Taxpayer asks:

Just read your article on Forbes “Working From Home? Your Home Offices Expenses Are Probably Not Tax-Deductible.

Now, it is as my understanding that an employee could still deduct home office if they are REQUIRED by their employer to work from home. My employer shut the doors early in March and required all of us (small business, less than 50 employees) to work from home only, no choice (many of us had to buy a laptop or monitors as well in order to maintain our normal productivity). This may last for as long as four months, maybe more according to my employer. Shouldn’t everyone at my company qualify for the home office and equipment deduction (assuming we meet the other exclusive space requirements)?

Taxgirl says:

I hate to be the bearer of bad news, but unfortunately, that was the old rule.

The Tax Cuts and Jobs Act (TJCA) eliminated the home office deduction altogether for employees from 2018 to 2025. You can confirm this with IRS Publication 587 which states:

Employee expenses for business use of the home no longer allowed. You can no longer claim any miscellaneous itemized deductions on Schedule A, including expenses for using your home as an employee. Miscellaneous itemized deductions are those deductions that would have been subject to the 2% of adjusted gross income limitation.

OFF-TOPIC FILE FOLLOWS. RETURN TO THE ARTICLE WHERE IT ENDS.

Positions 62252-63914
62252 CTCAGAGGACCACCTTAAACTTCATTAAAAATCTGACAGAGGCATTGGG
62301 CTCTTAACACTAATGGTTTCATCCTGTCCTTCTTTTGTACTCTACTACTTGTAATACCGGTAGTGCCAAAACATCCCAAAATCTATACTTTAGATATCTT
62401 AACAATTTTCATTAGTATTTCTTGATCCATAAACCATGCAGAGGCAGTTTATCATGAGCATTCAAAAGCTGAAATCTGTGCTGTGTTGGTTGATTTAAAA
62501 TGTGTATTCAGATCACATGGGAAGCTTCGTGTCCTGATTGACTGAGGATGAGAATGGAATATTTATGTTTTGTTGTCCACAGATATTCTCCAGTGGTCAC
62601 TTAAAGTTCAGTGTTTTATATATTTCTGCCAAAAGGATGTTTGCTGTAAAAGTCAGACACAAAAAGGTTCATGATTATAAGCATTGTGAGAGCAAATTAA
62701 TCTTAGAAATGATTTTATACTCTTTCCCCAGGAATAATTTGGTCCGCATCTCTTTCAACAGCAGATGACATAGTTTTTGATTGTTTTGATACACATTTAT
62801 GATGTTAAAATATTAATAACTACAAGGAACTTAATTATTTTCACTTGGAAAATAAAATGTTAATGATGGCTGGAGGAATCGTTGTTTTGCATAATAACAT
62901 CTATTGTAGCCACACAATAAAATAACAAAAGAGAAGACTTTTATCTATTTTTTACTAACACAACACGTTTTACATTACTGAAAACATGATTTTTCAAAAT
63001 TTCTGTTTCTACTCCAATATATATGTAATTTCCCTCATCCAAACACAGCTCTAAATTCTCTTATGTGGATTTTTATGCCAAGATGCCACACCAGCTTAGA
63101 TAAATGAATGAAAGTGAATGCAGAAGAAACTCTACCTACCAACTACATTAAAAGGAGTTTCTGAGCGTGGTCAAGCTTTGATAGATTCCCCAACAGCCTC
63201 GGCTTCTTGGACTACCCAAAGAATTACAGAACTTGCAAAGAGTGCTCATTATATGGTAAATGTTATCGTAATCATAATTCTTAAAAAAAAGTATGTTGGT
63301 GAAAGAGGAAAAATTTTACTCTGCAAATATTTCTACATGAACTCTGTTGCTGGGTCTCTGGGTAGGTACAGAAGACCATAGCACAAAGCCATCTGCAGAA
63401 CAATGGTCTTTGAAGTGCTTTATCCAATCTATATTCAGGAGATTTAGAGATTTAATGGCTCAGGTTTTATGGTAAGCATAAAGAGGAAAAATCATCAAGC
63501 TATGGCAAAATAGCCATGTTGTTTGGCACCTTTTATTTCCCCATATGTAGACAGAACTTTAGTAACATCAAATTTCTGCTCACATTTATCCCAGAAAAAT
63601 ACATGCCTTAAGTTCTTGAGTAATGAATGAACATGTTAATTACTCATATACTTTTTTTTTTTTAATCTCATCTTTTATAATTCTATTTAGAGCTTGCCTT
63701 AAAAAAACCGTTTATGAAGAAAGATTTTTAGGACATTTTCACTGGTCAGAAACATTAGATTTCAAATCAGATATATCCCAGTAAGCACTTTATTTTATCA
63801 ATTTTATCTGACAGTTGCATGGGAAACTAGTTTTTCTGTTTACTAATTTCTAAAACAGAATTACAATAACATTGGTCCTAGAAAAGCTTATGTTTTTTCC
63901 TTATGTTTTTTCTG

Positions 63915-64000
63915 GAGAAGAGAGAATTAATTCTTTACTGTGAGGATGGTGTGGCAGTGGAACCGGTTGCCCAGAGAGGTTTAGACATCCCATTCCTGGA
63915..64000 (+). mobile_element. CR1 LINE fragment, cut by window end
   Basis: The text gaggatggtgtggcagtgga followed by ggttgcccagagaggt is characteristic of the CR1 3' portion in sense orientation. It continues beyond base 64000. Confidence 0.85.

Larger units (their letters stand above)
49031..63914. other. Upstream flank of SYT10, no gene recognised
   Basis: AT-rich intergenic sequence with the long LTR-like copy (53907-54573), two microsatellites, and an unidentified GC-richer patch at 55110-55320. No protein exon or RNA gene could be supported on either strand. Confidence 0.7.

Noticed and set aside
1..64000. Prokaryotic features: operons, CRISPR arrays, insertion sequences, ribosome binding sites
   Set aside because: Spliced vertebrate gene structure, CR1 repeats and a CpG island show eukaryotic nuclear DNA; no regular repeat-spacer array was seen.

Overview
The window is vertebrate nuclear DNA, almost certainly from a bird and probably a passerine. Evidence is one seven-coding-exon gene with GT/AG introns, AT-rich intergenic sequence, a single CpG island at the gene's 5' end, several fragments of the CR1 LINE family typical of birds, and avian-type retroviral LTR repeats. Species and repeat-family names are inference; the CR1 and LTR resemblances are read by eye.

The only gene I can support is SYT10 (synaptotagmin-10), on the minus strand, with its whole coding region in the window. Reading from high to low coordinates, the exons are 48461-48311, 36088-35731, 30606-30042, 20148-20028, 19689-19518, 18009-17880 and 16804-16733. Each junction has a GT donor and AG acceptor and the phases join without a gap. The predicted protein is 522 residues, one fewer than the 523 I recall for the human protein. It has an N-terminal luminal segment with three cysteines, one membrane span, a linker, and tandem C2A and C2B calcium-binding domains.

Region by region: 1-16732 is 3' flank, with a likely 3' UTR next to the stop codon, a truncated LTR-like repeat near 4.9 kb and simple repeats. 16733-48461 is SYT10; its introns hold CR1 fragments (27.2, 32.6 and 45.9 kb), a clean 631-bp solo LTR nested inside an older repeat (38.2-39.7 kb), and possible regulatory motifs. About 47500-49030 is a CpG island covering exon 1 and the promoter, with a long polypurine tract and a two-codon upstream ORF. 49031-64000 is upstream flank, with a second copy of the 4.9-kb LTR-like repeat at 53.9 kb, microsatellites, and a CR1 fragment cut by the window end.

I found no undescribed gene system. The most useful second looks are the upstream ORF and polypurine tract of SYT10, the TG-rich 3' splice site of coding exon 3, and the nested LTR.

Now, home office expenses can only be deducted on Schedule C for independent contractors, freelancers, and small business owners (or Schedule F if you farm).

Before you go: be sure to read my disclaimer. Remember, I’m a lawyer and we love disclaimers.
If you have a question, here’s how to Ask The Taxgirl.

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Kelly Erb is a tax attorney, tax writer and podcaster.


  1. Maddie Elsey Reply

    What if a college student filed taxes for the 2019 year but their parent claimed them as a dependent also?

  2. My daughter is 20 yrs old works full time, currently a student and lives at home. I claimed her as a dependent on my 2019 tax return. She subsequently also filed a 2019 tax return (made sure to check off “someone can claim you as a dependent” on her return).
    Since she is over 17, has filed her own tax return for 2019 will she qualify to receive a stimulus?

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